Lindsay is the Ecological Education Assistant where she implements conservation education programs with teachers and students in Lane and Benton Counties. She works with volunteers in implementing hands-on classroom and outdoor field trips with middle and high school students. Lindsay assists in the development of an applied rare plant conservation and land stewardship curriculum which supports a framework for conserving a rare plant species to help prevent its listing as endangered. She supports the education team and natural resource partners in applying for education related grants and implementing outreach programs.
Lindsay supports the “Sustainability in Prisons Project” where she coordinates with the BLM, natural resource partners, Department of Corrections (DOC), contractors, and the media across six states and eleven prison facilities. While visiting DOC facilities she provides presentations to incarcerated adults, and sagebrush specific plant production trainings to contractors and incarcerated adults.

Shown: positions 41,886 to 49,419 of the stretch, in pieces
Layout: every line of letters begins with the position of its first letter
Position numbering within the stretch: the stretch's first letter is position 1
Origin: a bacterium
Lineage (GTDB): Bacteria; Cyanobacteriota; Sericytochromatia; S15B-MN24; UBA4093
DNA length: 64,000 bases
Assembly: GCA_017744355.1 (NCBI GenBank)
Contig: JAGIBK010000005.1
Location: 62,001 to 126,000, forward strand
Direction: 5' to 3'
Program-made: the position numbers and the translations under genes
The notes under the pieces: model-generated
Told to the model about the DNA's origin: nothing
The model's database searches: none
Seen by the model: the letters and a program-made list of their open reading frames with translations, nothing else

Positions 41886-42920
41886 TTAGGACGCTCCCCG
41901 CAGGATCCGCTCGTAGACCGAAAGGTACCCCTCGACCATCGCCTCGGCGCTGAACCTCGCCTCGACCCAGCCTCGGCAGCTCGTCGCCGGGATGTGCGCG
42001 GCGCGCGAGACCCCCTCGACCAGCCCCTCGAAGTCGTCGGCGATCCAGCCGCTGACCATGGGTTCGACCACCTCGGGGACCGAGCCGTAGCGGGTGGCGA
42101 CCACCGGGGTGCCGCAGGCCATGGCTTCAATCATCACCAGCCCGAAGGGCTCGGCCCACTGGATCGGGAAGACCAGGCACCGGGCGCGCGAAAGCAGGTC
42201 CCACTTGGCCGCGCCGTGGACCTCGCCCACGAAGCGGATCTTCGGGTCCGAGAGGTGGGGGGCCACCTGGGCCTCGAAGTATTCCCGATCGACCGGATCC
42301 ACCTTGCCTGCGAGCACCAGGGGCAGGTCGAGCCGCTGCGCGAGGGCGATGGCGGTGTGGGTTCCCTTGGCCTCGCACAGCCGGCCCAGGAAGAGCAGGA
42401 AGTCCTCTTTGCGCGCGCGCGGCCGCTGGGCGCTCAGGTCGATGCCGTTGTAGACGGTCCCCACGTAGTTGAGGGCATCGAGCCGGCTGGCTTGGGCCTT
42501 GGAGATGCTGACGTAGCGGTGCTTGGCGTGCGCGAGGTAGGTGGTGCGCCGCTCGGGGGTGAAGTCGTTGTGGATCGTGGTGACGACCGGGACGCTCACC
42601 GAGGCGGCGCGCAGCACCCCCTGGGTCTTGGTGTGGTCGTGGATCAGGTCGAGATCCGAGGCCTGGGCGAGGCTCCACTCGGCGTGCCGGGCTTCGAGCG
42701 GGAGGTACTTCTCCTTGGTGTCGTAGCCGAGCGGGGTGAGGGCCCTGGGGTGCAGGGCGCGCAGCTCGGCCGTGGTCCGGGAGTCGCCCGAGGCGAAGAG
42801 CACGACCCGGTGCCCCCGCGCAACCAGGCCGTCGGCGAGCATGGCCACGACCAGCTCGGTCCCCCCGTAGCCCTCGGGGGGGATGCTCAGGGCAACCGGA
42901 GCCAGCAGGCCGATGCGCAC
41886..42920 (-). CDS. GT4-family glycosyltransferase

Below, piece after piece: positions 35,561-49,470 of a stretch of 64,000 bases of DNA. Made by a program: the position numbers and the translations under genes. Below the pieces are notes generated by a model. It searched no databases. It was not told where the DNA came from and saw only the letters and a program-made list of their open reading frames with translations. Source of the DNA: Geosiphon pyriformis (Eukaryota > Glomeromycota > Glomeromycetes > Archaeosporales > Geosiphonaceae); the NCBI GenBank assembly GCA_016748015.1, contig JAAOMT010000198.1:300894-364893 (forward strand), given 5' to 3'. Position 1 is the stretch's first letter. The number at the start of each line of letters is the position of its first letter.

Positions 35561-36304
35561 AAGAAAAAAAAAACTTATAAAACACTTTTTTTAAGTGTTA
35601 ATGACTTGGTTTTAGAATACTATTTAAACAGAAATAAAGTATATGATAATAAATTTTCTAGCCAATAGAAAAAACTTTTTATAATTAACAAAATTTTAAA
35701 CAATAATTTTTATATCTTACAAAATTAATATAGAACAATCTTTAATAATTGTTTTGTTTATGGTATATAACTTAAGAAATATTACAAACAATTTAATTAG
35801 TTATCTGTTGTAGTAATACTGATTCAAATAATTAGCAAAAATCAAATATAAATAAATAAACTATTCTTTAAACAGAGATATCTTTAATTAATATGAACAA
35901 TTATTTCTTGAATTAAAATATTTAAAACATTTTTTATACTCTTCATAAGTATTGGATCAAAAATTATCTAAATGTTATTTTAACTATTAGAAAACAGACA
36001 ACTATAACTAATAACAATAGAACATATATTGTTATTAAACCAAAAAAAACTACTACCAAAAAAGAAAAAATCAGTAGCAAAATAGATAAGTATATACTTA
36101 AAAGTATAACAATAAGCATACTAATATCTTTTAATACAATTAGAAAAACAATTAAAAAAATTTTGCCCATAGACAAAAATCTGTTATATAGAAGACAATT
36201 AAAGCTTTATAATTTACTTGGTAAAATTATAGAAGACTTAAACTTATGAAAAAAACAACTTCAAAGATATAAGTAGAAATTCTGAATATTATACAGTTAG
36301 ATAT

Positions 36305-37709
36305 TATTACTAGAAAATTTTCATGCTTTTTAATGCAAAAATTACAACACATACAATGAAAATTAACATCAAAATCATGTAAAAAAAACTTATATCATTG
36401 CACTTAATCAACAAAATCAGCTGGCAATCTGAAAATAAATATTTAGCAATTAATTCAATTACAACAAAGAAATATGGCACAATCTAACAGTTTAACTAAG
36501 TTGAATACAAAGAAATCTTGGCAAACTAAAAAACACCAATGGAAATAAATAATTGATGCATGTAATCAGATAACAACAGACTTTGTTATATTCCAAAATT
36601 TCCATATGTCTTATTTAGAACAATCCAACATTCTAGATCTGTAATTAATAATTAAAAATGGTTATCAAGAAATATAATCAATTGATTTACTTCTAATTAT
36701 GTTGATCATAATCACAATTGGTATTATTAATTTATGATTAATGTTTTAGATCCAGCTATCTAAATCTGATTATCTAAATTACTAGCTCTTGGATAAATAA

Lindsay is a native Floridian where her love of botany and wildlife biology was born. From a young age she hunted for carnivorous plants in her back yard and surveyed the bogs and swamps of her childhood for a glimpse of the ivory-billed woodpecker. After graduating from Arizona State University with a B.S. in Botany in 2006, she worked as a botanist and wildlife biologist for environmental consulting firms in Arizona, California, and Oregon. Her diverse background includes focused plant, amphibian, reptile, avian, mammal, and invertebrate surveys, small mammal and reptile tracking and trapping, plant taxonomy, technical report writing, organic farming, native plant production, and informal education.